Principal Investigators: Stephanie L Taylor, PhD, MPH, co-leads QUERI’s Complementary and Integrative Health Evaluation Center (CIHEC) and is Senior Investigator with the Center for the Study of Healthcare Innovation, Implementation and Policy (CSHIIP) COIN in Los Angeles CA. Steven B. Zeliadt, PhD, MPH, is Associate Director of the Veteran-Centered and Value Driven Care Center of Innovation (COIN) in Seattle WA.
Despite the adverse impact of opioid use on Veterans with pain, there is limited evidence of the effect of complementary and integrative health (CIH) use in this population. CIH interventions are used for the treatment of pain. None have been evaluated for their effectiveness in reducing opioid initiation, nor whether the effect varies by Veteran demographic and/or clinical characteristics, or whether they are associated with worse pain-related outcomes, such as new depressive disorder diagnoses.
Opioids misuse, abuse, addiction, and overdose have become serious public health issues worldwide. They are also a leading cause of death in the US. Complementary and integrative health (CIH) interventions may help prevent or reduce opioid-related harms. However, an April 2016 Evidence Synthesis Program (ESP) report stated that "the evidence base regarding the effectiveness of select CIH interventions for reducing opioid use is extremely limited." Strategies to identify CIH use and its effects are needed.
Because Veterans with PTSD are at higher risk for opioid related harms, and because of the potential mutual reinforcement of PTSD and pain symptoms, CIH may have substantial impact on decreasing rates of opioid initiation and harms. This study sought to examine CIH use and non-use among Veterans with musculoskeletal disorders (MSD) and compare opioid and pain outcomes by PTSD status.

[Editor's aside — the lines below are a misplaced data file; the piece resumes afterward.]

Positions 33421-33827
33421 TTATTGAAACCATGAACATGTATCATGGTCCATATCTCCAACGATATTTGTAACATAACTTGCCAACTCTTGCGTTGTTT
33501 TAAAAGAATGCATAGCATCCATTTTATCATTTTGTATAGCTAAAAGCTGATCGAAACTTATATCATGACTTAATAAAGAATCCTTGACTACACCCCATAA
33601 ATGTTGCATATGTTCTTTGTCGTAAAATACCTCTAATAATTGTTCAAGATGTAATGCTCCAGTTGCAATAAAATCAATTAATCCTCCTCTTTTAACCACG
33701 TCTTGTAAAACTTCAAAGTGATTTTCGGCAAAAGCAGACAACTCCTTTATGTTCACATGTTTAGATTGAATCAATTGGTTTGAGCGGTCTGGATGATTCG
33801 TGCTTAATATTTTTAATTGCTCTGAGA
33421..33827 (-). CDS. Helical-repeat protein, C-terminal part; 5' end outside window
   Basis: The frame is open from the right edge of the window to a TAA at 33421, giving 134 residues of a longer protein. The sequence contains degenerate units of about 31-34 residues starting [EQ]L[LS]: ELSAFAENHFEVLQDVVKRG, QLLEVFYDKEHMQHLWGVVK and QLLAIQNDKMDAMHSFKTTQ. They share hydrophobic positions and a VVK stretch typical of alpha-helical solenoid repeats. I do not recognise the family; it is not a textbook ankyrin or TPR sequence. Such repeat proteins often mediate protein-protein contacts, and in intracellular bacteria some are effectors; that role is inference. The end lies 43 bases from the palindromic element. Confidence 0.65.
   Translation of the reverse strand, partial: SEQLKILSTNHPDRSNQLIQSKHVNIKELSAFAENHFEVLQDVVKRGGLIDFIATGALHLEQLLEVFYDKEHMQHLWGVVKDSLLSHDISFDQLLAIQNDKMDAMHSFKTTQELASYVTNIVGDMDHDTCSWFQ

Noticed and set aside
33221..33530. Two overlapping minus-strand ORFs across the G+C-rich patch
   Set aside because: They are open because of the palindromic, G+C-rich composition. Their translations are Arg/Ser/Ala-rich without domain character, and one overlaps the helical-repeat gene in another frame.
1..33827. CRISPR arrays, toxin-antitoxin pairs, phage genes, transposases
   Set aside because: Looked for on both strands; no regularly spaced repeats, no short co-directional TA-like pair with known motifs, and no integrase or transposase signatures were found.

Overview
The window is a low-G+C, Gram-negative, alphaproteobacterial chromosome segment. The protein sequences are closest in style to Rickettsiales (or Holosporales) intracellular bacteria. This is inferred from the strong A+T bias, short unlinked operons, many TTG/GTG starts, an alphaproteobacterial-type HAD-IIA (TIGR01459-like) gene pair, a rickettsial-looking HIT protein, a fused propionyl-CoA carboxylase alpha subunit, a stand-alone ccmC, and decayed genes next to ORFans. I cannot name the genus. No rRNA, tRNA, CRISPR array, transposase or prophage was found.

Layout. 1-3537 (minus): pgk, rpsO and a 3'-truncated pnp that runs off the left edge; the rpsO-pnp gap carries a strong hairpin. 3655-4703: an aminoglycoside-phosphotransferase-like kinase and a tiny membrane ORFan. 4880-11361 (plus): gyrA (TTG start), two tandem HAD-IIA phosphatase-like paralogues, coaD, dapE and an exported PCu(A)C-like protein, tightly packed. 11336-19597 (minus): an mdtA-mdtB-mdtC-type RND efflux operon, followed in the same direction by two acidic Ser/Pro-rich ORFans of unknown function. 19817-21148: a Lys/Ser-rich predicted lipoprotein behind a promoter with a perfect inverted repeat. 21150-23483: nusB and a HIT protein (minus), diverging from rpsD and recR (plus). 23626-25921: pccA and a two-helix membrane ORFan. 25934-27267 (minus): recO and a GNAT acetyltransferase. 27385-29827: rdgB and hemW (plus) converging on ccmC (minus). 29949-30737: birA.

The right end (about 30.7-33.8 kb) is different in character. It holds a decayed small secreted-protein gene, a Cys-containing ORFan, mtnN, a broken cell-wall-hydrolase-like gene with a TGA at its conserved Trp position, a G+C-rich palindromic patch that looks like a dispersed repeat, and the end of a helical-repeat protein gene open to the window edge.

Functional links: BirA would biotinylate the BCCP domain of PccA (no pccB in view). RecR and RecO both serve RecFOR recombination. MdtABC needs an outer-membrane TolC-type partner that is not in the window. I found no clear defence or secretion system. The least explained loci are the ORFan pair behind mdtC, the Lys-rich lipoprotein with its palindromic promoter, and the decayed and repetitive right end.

Study aims were to:
Investigators used algorithms from the Musculoskeletal Disorders cohort study (CRE 12-012) to identify Veterans with MSD, and assess CIH use via structured data such as procedure and ICD codes, and informatics tools on unstructured data (clinical notes). They examined acupuncture, massage, meditation/mindfulness and yoga as they are currently or likely to be integrated into routine VA care. Using structured data only, study investigators identified 7,621 CIH users among MSD cohort entrants in FY11-FY13 (n= 309,277); of which, 21% had a PTSD diagnosis. Opioid and other medications were identified from pharmacy data.
Principal Investigator: Joseph L. Goulet, PhD, MS, is an investigator with the Pain Research, Informatics, Multi-morbidities, and Education (PRIME) Center in West Haven, CT.